ADS  CAS  PubMed  Google Scholar 

  9. 9

    Anthony, D. W. The Horse, the Wheel, and Language: How Bronze-Age Riders from the Eurasian Steppes Shaped the Modern World (Princeton Univ. Press, 2007)

    Google Scholar 

  10. 10

    Fu, Q. et al. DNA analysis of an early modern human from Tianyuan Cave, China. Proc. Natl Acad. Sci. USA 110, 2223–2227 (2013)

    ADS  CAS  PubMed  PubMed Central  Google Scholar 

  11. 11

    Rohland, N., Harney, E., Mallick, S., Nordenfelt, S. & Reich, D. Partial uracil–DNA–glycosylase treatment for screening of ancient DNA. Phil. Trans. R. Soc. Lond. B 370, 20130624 (2015)

    Google Scholar 

  12. 12

    Patterson, N. et al. Ancient admixture in human history. Genetics 192, 1065–1093 (2012)

    PubMed  PubMed Central  Google Scholar 

  13. 13

    Fu, Q. et al. A revised timescale for human evolution based on ancient mitochondrial genomes. Curr. Biol. 23, 553–559 (2013)

    CAS  PubMed  PubMed Central  Google Scholar 

  14. 14

    Brandt, G. et al. Ancient DNA reveals key stages in the formation of central European mitochondrial genetic diversity. Science 342, 257–261 (2013)

    ADS  CAS  PubMed  PubMed Central  Google Scholar 

  15. 15

    Der Sarkissian, C. et al. Ancient DNA reveals prehistoric gene-flow from Siberia in the complex human population history of North East Europe. PLoS Genet. 9, e1003296 (2013)

    CAS  PubMed  PubMed Central  Google Scholar 

  16. 16

    Briggs, A. W. et al. Removal of deaminated cytosines and detection of in vivo methylation in ancient DNA. Nucleic Acids Res. 38, e87 (2010)

    Article  Google Scholar 

  17. 17

    Briggs, A. W. et al. Patterns of damage in genomic DNA sequences from a Neandertal. Proc. Natl Acad. Sci. USA 104, 14616–14621 (2007)

    ADS  CAS  PubMed  PubMed Central  Google Scholar 

  18. 18

    Myres, N. M. et al. A major Y-chromosome haplogroup R1b Holocene era founder effect in Central and Western Europe. Eur. J. Hum. Genet. 19, 95–101 (2011)

    PubMed  Google Scholar 

  19. 19

    Underhill, P. A. et al. The phylogenetic and geographic structure of Y-chromosome haplogroup R1a. Eur. J. Hum. Genet. 23, 124–131 (2015)

    PubMed  Google Scholar 

  20. 20

    Skoglund, P. et al. Origins and genetic legacy of Neolithic farmers and hunter-gatherers in Europe. Science 336, 466–469 (2012)

    ADS  CAS  PubMed  Google Scholar 

  21. 21

    Czebreszuk, J. in Ancient Europe, 8000 B.C. to A.D. 1000: Encyclopedia of the Barbarian World (eds Bogucki, P. I. & Crabtree, P. J. ) 467–475 (Charles Scribners & Sons, 2003)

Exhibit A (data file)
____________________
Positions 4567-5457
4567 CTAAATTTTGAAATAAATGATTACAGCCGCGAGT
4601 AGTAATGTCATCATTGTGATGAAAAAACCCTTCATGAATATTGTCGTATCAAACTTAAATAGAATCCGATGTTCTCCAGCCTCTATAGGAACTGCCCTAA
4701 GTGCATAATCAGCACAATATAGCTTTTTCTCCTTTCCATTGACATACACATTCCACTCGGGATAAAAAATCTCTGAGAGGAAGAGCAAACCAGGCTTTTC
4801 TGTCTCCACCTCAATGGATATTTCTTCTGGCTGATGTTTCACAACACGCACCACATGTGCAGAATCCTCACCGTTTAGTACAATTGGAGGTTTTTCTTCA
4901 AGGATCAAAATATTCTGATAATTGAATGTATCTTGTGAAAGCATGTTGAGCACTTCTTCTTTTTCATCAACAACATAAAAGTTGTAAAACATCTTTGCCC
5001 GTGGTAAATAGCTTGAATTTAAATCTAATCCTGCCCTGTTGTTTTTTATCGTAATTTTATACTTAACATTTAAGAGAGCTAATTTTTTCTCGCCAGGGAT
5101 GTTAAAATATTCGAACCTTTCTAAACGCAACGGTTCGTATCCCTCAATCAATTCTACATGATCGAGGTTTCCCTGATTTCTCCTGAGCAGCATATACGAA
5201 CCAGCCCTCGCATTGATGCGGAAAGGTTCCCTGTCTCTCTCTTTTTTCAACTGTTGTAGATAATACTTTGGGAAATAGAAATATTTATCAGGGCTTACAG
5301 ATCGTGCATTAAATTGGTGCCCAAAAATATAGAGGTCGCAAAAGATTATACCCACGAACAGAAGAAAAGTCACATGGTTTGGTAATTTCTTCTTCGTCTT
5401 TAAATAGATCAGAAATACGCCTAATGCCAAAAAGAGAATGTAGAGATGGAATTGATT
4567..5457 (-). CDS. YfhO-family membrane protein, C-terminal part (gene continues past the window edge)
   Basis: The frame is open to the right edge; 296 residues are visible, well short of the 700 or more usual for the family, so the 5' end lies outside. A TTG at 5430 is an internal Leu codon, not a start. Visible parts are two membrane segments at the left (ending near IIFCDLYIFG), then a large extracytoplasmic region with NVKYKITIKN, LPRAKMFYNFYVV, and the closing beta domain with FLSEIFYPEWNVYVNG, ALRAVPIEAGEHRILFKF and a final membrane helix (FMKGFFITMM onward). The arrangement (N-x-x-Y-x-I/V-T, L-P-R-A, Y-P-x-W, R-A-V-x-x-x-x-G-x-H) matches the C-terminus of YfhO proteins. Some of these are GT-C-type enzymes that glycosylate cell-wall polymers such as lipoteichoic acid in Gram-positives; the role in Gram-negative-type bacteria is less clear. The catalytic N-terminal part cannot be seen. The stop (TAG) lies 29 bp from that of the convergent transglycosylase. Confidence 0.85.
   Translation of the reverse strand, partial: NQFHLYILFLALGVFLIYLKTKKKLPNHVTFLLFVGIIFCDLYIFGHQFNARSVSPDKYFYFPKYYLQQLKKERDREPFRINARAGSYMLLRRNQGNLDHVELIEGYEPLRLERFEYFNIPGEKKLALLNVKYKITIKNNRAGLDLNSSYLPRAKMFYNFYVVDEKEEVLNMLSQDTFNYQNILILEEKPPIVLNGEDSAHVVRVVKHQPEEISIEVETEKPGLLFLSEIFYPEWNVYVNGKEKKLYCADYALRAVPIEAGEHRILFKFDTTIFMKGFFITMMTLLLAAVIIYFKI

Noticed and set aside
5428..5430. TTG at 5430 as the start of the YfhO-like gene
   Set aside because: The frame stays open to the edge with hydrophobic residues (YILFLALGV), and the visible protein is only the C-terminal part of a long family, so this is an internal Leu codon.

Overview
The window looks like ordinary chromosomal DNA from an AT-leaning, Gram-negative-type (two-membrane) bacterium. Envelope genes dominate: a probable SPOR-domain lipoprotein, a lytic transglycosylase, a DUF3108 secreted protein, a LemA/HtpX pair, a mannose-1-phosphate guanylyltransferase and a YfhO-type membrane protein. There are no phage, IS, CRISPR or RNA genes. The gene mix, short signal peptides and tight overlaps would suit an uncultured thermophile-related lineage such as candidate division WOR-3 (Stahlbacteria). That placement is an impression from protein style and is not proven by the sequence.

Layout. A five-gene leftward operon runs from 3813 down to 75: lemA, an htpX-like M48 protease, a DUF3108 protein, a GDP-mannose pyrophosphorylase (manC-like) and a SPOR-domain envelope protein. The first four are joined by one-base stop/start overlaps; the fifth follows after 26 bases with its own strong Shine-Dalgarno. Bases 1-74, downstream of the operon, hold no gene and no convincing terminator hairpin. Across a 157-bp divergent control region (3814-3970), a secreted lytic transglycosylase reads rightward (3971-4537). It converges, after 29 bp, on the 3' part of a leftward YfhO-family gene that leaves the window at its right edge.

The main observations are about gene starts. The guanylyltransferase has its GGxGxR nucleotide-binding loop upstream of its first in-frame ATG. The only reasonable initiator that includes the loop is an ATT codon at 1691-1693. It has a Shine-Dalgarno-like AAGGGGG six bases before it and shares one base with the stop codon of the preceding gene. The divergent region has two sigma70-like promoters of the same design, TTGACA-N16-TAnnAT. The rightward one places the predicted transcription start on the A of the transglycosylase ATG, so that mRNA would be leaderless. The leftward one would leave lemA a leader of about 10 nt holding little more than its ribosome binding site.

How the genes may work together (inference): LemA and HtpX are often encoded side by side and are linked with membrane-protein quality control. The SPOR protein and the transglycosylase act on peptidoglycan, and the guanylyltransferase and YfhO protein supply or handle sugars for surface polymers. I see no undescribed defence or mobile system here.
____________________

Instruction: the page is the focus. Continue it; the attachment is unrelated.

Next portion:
Google Scholar 

  22. 22

    Lipson, M. et al. Efficient moment-based inference of admixture parameters and sources of gene flow. Mol. Biol. Evol. 30, 1788–1802 (2013)

    CAS  PubMed  PubMed Central  Google Scholar 

  23. 23

    Szécsényi-Nagy, A. et al. Tracing the genetic origin of Europe’s first farmers reveals insights into their social organization. Preprint at bioRxiv (2014)

  24. 24

    Haak, W. et al. Ancient DNA from European early Neolithic farmers reveals their Near Eastern affinities. PLoS Biol. 8, e1000536 (2010)

    PubMed  PubMed Central  Google Scholar 

  25. 25

    Hellenthal, G. et al. A genetic atlas of human admixture history. Science 343, 747–751 (2014)

    ADS  CAS  PubMed  PubMed Central  Google Scholar 

  26. 26

    Ralph, P. & Coop, G. The geography of recent genetic ancestry across Europe. PLoS Biol. 11, e1001555 (2013)

    CAS  PubMed  PubMed Central  Google Scholar 

  27. 27

    Renfrew, C. Archaeology and Language: The Puzzle of Indo-European Origins (Pimlico, 1987)

    Google Scholar 

  28. 28

    Bellwood, P. First Farmers: The Origins of Agricultural Societies (Wiley-Blackwell, 2004)

    Google Scholar 

  29. 29

    Gamkrelidze, T. V. & Ivanov, V. V. The early history of Indo-European languages. Sci. Am. 262, 110–116 (1990)

    Google Scholar 

  30. 30

    Mallory, J. P. In Search of the Indo-Europeans: Language, Archaeology and Myth (Thames and Hudson, 1991)

    Google Scholar 

  31. 31

    Kircher, M., Sawyer, S. & Meyer, M. Double indexing overcomes inaccuracies in multiplex sequencing on the Illumina platform. Nucleic Acids Res. 40, e3 (2012)